</p>
<textarea
name="body"
rows="10"
cols="60">
</textarea>
<p>
<input type="submit" name="send" value="Send Your Message"/>
</p>
</form>
</body>
</html>

And here is the code for takeform.php, a PHP page that accepts the form submission and delivers it to the webmaster:


<html>
<head>
<title>Thanks For Contacting Us</title>
</head>
<body>
<?php
  // Change this to YOUR address
  $recipient = 'webmaster@example.com';
  $email = $_POST['email'];
  $realName = $_POST['realname'];
  $subject = $_POST['subject'];
  $body = $_POST['body'];
  # We'll make a list of error messages in an array
  $messages = array();
# Allow only reasonable email addresses
if (!preg_match("/^[\w\+\-.~]+\@[\-\w\.\!]+$/", $email)) {
$messages[] = "That is not a valid email address.";
}
# Allow only reasonable real names
if (!preg_match("/^[\w\ \+\-\'\"]+$/", $realName)) {
$messages[] = "The real name field must contain only " .
"alphabetical characters, numbers, spaces, and " .
"reasonable punctuation. We apologize for any inconvenience.";
}
# CAREFUL: don't allow hackers to sneak line breaks and additional
# headers into the message and trick us into spamming for them!
$subject = preg_replace('/\s+/', ' ', $subject);
# Make sure the subject isn't blank afterwards!
if (preg_match('/^\s*$/', $subject)) {
$messages[] = "Please specify a subject for your message.";
}

$body = $_POST['body'];
# Make sure the message has a body
if (preg_match('/^\s*$/', $body)) {
$messages[] = "Your message was blank. Did you mean to say " .
"something?";
}
  if (count($messages)) {
    # There were problems, so tell the user and
    # don't send the message yet
    foreach ($messages as $message) {
      echo("<p>$message</p>\n");
    }
    echo("<p>Click the back button and correct the problems. " .
      "Then click Send Your Message again.</p>");
  } else {
    # Send the email - we're done
mail($recipient,
      $subject,
      $body,
      "From: $realName <$email>\r\n" .
      "Reply-To: $realName <$email>\r\n");
    echo("<p>Your message has been sent. Thank you!</p>\n");
  }
?>
</body>
</html>

That covers the basics nicely. takeform.php accepts the user's input, makes sure their input is reasonable and not dangerous by using regular expressions, and if there are no errors, sends an email message to the webmaster. Exactly what we wanted to do. Even so, it's a bit more complicated than you probably expected. And it's fair to ask why that is necessary.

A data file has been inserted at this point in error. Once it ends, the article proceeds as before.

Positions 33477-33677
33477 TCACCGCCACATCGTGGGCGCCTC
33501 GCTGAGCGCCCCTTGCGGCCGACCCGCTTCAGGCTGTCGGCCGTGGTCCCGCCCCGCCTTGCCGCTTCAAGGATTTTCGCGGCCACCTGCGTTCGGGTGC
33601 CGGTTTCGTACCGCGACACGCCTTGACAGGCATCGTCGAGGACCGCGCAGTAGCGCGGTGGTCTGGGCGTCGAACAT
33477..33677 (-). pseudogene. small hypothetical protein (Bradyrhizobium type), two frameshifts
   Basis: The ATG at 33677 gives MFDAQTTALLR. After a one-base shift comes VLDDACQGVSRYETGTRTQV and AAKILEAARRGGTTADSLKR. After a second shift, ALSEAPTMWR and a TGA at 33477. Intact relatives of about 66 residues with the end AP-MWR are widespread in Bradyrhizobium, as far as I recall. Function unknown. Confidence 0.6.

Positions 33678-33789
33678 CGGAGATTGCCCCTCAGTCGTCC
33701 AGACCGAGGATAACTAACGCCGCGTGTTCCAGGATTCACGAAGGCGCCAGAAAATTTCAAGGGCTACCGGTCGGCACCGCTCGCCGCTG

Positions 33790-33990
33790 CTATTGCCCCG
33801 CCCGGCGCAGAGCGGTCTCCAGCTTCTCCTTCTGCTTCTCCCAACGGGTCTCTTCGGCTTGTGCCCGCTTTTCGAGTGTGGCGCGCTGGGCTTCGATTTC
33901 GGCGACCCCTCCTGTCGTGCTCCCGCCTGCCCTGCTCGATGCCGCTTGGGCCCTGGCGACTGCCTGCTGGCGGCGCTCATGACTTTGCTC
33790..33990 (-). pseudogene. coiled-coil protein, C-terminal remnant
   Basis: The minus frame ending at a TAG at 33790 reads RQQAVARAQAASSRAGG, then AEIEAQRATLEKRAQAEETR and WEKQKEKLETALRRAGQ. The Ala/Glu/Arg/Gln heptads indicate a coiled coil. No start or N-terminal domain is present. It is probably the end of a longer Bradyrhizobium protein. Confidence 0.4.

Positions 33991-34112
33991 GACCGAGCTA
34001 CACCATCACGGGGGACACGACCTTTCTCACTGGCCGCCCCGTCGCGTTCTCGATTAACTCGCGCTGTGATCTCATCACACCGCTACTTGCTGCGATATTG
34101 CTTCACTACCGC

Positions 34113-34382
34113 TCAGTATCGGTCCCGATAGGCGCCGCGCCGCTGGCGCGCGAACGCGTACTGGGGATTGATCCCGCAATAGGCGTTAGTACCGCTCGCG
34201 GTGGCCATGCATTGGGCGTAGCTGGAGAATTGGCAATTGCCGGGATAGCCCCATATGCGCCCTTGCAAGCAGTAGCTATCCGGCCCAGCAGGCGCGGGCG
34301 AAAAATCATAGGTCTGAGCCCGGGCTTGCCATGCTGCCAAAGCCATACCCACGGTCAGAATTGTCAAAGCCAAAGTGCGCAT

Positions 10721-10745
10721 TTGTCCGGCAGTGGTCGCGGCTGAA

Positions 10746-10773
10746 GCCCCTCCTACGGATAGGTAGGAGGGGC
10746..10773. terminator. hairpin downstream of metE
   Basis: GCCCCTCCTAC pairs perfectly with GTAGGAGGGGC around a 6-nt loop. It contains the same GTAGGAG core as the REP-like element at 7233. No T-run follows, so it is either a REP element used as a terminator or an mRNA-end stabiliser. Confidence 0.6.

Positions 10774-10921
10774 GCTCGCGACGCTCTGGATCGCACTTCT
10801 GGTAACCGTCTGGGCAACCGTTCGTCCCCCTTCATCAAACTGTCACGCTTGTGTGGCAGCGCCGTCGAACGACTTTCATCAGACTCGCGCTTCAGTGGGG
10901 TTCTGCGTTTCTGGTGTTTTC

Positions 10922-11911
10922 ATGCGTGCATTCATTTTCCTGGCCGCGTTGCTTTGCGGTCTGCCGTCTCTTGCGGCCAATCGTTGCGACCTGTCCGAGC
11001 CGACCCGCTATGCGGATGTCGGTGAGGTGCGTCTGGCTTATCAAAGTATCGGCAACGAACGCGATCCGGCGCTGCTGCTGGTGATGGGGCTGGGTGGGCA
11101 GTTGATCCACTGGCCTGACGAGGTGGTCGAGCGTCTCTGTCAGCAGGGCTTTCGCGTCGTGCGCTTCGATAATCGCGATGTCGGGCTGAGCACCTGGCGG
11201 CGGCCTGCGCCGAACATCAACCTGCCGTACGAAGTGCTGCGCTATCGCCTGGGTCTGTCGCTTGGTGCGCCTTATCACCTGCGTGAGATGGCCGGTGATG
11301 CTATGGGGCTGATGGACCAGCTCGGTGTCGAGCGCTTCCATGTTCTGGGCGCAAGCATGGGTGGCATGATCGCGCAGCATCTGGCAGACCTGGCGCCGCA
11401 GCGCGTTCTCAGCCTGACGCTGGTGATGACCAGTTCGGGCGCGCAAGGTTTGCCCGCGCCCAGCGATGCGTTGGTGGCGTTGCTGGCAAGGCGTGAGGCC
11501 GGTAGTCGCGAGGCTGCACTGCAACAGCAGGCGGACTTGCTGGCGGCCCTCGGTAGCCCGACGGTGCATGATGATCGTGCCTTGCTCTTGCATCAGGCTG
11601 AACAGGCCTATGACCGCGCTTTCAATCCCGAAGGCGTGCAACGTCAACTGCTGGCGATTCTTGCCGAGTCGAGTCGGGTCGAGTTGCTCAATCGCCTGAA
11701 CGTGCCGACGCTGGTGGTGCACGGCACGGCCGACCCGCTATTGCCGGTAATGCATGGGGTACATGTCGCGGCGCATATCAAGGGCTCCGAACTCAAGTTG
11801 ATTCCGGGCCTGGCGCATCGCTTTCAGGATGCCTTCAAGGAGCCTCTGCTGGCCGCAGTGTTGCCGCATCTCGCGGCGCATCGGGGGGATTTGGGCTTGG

Safe Programming: Never Trust The User!

"Why do we have to use those ugly regular expressions? What's all this preg_match stuff about?"

Naive programmers often simply write:


$email = $_POST['email'];
# BLINDLY TRUSTING THE USER - NEVER DO THIS!
mail($recipient,
  $subject,
  $body,
  # Set the "From:" line via the "extra fields" option of mail()
  "From: $email");

This is very dangerous. No matter what your HTML says, crackers can easily submit whatever they like to your PHP page. And if they choose to submit text formatted like this for the email field:


fake@fake.com
Bcc: victim1@site.com, victim2@site.com, victim3@site.com...

Then your incorrectly written PHP code will obediently transmit copies of the message to all of the innocent victims on that Bcc: line. That potentially very long Bcc: line. In other words, your site becomes a spam relay. Before too long, someone complains and your web host shuts you down. But by then your reputation has already been damaged.

How do we fix this? By never, ever allowing "newline" characters (carriage returns and line feeds) to appear in any field entered by the user, except for the message body.

That's just one of the many things we're checking for in those regular expressions. This code matches a reasonable email address:


/^[\w\+\-\.\~]+\@[\-\w\.\!]+$/

Yes, I know: regular expressions look like swear words in a comic strip! But just calm down and read it from left to right:

The / signals the start of a Perl-compatible regular expression in PHP.

The ^ character, at the beginning of a regular expression, means "matching at the very start of the string." Without this the regular expression would match if a reasonable email address appeared anywhere inside the user's input— but the user could also enter newlines, commas and additional email addresses. Once again, your site is transmitting spam for unwelcome parasites.

Next, the [ and ] characters enclose a set of characters that are valid to appear at this point in the regular expression. We begin the set with \w, which matches any "word character"— letters, numbers, and underscores. We also include the + sign (escaped with \ so it's clear that we mean the + character itself), the - sign (also escaped), the "period" character . (escaped as it would otherwise mean "any character"), and the tilde character.

Afte the ] that closes the set, we see a + sign. This means "repeated one or more times." We are saying that the email address must begin with one or more of the characters in the set.

Next we have the @ sign that separates the username from the domain name in the email address. This too is escaped, just in case it has some special significance in a regular expression! I don't pretend to know every feature of regular expressions either— so I recommend escaping punctuation characters whenever they are meant literally. Otherwise they may have surprising effects.

The second half of the regular expression matches the domain name part of the email address with another character set. Here we allow only letters, digits, dashes, periods, and exclamation points. Including exclamation points is a bit nostalgic— only old-fashioned UUCP addresses use them. Who knows, someone somewhere might still be using those.